Economic advisers insist country on track

A good samaritan and peace ambassador Nathan Abuti 75, has offered himself to preach peace as he uses his motorbike decorated with peace slogans and a Kenyan flag along the Eldoret-Nakuru highway. [Peter Ochieng, Standard]

President William Ruto will face the nation tomorrow at a time there is an economic crisis but his financial advisors are still optimistic about the impact of the recent government reforms.

According to Deputy Governor of the Central Bank, Susan Koech, the government reforms have been "successful" in stabilising the economy, despite the high cost of living.

Similarly, State House's top economic advisor David Ndii, has suggested that the crisis is a necessary part of the process of rebalancing the economy, and Kenyans must be prepared to endure some short-term pain to achieve long-term gains.

Dr Ndii said: "Kenyans have to bite the bullet" through unpopular economic reforms in the absence of which the country would face economic collapse.

"We believe what we are doing is working," he said while terming the cost of living crisis as "withdrawals syndrome" for the rebalancing of the economy.

Ndii assured that Kenyans will realise full effects of the economic reforms in the fullness of time. "The fact that people are feeling the pain means the adjustment is happening," he said.

A section of Kenyans yesterday told The Standard that they see no improvement in day-to-day life after months of price rises under the new Ruto government.

Tax reforms implemented by the government, with the support of the International Monetary Fund (IMF), have been criticised for exacerbating the cost of living crisis. These measures aim to address Kenya's budget and balance of payments deficits, which have been compounded by heavy debt obligations.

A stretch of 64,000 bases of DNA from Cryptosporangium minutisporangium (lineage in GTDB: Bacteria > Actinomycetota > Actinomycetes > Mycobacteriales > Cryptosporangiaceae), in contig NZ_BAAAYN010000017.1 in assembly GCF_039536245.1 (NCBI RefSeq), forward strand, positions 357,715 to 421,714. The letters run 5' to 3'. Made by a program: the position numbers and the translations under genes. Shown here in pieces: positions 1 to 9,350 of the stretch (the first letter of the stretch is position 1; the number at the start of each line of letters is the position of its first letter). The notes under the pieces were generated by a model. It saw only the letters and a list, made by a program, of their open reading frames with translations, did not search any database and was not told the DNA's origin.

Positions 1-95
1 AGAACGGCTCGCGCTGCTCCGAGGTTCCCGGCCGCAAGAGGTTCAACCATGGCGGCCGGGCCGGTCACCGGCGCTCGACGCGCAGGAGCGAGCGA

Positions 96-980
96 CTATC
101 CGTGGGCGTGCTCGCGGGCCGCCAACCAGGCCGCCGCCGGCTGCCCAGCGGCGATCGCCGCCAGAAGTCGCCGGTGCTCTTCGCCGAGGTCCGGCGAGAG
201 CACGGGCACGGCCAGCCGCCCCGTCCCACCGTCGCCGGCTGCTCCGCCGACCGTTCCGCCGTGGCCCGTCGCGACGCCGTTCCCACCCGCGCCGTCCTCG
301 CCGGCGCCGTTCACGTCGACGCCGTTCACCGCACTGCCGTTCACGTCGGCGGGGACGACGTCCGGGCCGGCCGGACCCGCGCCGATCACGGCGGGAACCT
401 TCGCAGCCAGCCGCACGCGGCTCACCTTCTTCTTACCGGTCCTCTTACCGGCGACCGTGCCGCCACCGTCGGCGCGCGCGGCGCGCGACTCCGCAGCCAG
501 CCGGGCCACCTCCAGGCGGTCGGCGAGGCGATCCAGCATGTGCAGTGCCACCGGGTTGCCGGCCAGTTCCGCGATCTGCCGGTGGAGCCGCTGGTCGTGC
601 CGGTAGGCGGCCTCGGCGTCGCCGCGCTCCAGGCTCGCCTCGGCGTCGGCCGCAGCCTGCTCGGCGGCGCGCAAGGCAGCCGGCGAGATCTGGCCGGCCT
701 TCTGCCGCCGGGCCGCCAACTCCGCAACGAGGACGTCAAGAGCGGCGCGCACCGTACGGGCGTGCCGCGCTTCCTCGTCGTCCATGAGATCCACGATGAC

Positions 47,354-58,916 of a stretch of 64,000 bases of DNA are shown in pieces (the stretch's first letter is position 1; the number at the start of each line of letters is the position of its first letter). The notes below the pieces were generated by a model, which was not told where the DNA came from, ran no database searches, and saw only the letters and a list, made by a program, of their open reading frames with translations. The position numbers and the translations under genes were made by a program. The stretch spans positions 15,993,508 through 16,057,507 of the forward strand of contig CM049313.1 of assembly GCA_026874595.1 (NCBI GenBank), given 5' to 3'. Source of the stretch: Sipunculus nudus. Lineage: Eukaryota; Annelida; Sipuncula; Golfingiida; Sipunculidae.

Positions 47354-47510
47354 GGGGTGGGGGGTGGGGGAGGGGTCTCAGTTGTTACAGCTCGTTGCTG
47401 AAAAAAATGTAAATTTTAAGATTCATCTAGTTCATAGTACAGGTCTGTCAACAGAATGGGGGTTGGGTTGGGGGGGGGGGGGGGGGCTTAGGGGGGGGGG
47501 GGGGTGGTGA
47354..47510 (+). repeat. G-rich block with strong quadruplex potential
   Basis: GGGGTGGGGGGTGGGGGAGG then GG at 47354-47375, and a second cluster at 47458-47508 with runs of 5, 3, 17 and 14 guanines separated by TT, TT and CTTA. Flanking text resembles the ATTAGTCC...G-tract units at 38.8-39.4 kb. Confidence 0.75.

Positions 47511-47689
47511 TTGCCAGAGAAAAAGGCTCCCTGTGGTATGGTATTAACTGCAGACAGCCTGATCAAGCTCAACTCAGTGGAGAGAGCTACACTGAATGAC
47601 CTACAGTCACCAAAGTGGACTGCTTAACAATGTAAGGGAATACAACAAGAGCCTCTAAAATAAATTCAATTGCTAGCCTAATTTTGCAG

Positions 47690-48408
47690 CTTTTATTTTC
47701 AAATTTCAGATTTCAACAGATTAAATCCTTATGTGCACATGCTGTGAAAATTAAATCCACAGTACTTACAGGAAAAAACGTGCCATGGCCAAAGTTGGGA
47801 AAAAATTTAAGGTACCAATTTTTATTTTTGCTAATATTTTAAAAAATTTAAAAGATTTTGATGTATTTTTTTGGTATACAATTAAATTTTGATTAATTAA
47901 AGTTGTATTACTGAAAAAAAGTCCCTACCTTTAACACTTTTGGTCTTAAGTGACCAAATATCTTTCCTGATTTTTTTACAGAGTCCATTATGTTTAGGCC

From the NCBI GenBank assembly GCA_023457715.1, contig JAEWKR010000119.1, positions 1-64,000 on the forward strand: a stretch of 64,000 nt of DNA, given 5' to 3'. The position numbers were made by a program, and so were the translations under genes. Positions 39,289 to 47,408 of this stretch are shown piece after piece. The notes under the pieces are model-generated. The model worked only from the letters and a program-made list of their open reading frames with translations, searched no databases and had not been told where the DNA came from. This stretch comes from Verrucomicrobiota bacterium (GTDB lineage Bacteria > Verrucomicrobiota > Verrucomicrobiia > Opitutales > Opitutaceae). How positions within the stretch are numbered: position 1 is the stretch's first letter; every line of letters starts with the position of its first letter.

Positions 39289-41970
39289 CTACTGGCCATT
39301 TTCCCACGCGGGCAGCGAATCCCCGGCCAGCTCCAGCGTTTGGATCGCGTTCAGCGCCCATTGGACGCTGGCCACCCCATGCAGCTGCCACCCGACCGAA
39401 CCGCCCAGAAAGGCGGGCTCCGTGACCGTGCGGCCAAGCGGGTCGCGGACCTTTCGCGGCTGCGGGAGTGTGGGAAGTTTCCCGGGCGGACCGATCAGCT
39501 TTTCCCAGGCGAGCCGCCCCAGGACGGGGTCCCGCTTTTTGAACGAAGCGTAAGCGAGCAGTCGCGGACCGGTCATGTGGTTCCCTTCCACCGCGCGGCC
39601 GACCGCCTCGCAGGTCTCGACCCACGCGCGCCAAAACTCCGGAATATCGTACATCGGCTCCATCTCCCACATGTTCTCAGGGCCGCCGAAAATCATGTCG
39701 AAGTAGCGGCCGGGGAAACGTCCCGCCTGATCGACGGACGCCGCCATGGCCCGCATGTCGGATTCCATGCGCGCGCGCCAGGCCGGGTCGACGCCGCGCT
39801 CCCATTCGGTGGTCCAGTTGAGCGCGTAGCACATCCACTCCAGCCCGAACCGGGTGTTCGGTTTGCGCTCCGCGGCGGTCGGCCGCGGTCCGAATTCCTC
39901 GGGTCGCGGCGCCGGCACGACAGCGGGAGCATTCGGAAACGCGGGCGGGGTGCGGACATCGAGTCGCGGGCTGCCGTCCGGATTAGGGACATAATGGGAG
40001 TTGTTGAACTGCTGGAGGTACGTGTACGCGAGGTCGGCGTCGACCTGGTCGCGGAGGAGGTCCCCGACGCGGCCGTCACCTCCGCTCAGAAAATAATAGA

The removal of fuel subsidies, a crucial component of the IMF agreement, has been particularly burdensome, resulting in higher transportation costs and increased prices for nearly all goods.

The unprecedented fuel prices have also had a detrimental impact on the living standards of millions of Kenyans. The sustained high fuel prices have had a ripple effect on the cost of living and business operations in the country, leading to increased prices for goods, household energy bills, and transportation.

This has posed an economic and social headache for President William Ruto at a time when hard-pressed Kenyans want his administration to address the cost of living.

The Kenya Kwanza government has shown a strong interest in implementing new tax increases rattling its support base and stoking tensions amid the high cost of living. The platform on which Ruto government was elected aimed at uplifting low-income earners, commonly referred to as hustlers.

The Ruto government has implemented a set of contentious taxes, including a 100 per cent increase in value-added tax on fuel to 16 per cent, and the implementation of a 1.5 per cent surcharge to finance the construction of affordable housing.

It is now feared that rising levies and taxes could dampen economic growth prospects as firms shelve expansion plans, including plans to hire.

Despite a round of fuel price hikes and a currency crisis, the CBK deputy boss Susan Koech, highlighted the decrease in inflation, which is a measure of the cost of living. Inflation has dropped from a peak of 9.6 percent in October 2022 to 6.9 percent in October 2023, falling within the government's target range.

She attributed the decline to the monetary measures implemented by the CBK, favourable weather conditions leading to lower food prices, and government initiatives such as zero-rating key food imports and subsidizing fertiliser prices to enhance food production.

Koech emphasized that the Ruto government's policy measures, including fiscal consolidation and stabilising public debt, are contributing to macroeconomic stability and economic growth. The CBK deputy governor and Ndii, spoke in Nairobi, yesterday, at an economic forum organised by the NCBA Group.

"The CBK expects the economy to grow by 5.5 per cent in 2023 and close to 6.0 per cent in 2024 supported by a rebound of the agriculture sector, resilience of the services sector and impact of government measures aimed at stimulating growth in priority sectors of the economy including in agriculture and the manufacturing sector," said Koech.

However, to help curb effects of the austerity measures and inflation, Dr Rose Ngugi the Executive Director of the Kenya Institute for Public Policy Research and Analysis (KIPPRA) asked the Ruto government to put in place targeted safety net programmes.

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